There’s no getting around it…students need to practice math. But how you accomplish that practice is an instructional decision. I’m a big proponent of a math workshop approach with meaningful, flexible workstations.

Let’s look at how __workstation task cards__ can grow with your students and allow you to easily differentiate your instruction. For maximum flexibility, you don’t want to include actual numbers with the tasks. You can see how the task card for adding with a 120 chart pictured below does not include the amounts for the students to build. Instead, you want the numbers to be random. That’s also where the differentiation comes in. Using a __set of cards to 120__, you control the magnitude of the numbers students work with. This also gives you the flexibility to reuse this task multiple times throughout the year–something you can’t do with worksheets.

Another benefit of using task cards is that students use their math journals to record their thinking, rather than just filling in blanks on a worksheet. This brings those all-important __Standards for Mathematical Practice__ into the process. The use of a math journal chronicles a student’s growth throughout the year and puts all the important math work they’ve done at their fingertips.

From a teacher prep perspective, workstation task cards can be your friend! Yes, getting started involves copying, laminating, and cutting. And the themed number cards look lovely in color, which can be expensive. But B & W number cards work just as well, and whether you use color or B & W, once they’re laminated you’re done! No scrambling every week to run copies of your worksheets. You just decide on which task you want the kiddos to do, which numbers you should use, and your prep is done!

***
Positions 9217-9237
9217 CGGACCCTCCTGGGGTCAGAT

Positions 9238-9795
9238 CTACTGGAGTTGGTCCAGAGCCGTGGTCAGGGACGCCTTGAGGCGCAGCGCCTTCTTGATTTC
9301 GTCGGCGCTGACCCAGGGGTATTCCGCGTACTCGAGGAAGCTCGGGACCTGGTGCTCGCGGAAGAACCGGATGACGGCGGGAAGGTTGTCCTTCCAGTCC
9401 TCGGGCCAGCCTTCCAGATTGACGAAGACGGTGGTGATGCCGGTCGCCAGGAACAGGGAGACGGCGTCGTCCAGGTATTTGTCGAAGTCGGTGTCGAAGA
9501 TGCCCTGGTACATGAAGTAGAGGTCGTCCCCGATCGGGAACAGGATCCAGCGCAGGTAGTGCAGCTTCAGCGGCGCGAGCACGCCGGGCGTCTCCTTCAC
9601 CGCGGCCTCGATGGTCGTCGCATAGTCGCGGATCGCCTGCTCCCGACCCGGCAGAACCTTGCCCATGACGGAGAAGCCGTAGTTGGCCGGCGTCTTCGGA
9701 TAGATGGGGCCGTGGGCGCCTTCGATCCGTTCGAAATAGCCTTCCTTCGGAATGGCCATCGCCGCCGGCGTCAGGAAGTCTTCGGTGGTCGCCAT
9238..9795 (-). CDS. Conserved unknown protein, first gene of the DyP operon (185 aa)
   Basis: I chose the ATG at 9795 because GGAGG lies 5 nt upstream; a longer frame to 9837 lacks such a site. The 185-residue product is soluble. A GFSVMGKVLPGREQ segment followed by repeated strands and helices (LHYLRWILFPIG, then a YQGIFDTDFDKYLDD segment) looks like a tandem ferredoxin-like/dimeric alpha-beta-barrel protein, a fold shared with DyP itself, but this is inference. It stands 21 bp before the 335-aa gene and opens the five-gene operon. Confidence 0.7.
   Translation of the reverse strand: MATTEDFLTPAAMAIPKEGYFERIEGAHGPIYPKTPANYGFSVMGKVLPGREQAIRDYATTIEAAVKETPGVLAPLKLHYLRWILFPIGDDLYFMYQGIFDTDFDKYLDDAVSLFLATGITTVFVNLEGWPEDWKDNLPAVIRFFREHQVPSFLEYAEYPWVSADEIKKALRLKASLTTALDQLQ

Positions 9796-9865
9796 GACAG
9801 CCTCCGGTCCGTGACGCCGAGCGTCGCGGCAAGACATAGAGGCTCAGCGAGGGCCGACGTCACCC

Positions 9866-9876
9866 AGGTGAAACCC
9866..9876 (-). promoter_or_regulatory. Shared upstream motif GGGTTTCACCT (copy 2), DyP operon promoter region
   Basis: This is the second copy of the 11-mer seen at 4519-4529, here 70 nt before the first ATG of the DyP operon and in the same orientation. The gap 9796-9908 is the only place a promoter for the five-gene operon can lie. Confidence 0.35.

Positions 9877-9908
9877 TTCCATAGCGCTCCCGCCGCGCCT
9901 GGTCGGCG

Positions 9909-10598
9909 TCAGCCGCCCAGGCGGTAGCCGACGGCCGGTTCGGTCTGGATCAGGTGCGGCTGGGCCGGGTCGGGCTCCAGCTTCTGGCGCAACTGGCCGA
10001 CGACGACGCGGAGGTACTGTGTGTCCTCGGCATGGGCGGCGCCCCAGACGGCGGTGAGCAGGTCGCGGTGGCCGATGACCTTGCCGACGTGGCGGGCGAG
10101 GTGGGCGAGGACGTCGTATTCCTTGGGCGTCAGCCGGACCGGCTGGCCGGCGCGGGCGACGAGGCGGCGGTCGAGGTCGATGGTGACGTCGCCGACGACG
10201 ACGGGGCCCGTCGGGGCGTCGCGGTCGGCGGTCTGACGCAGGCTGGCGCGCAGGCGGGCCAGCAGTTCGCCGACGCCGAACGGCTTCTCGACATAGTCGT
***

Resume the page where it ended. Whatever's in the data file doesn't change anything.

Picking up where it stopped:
If you’re ready to get started, you might want to check out my __Workstation Task Cards__ which contain 28 workstation activities aligned to the K-2 CCSS.

Love the title of this post and your product! My second graders really enjoy task cards and work well with them. I also like the easy prep and the flexibility you have built into these. Thanks so much for sharing! I will be linking your blog up (under resources) on our new guided math blog, Adventures in Guided Math. You are a wonderful resource for teachers! :0)

Smiles,

Sarah

Thanks, Sarah! I came across your blog a little while back, and I’ve been following it.

I am so glad you reposted this. I had already purchased these but forgotten about them. This summer I am revamping my math journals and these will be VERY useful. I have so much stuff the biggest challenge is keeping track of all of it 😛

Kidpeople Classroom

That is so funny, Kathleen! I’m glad I’m not the only one who buys things and then forgets them. Ha ha.

I got ready to buy these also, only to find out I already had them. Thanks for reposting.

You guys are cracking me up!

These are great activities to use even during intervention. I noticed that they are titled common core math workstations. Are these also aligned to the new math TEKS? Thanks in advance.

The table in the package shows the alignment to Common Core. While there is not an alignment to the TEKS, the new TEKS are practically a mirror image of the CCSS. So, yes, they are very much aligned with the TEKS.

I love the title. It is all about “doing” the math. This is a great resource for teachers.

Thanks, Greg! I thought the title pretty much sums up my philosophy! 🙂

I so want to do things like this but teach children aged 10-12 (Australian Year 6). Suggestions? (We run ‘primary school’ – so generalist teachers – through this age)

Workstations work well at any age! Check out Guided Math by Laney Sammons for an idea of what the structure looks like. There are many resources with workstation tasks and games for upper elementary and even middle school.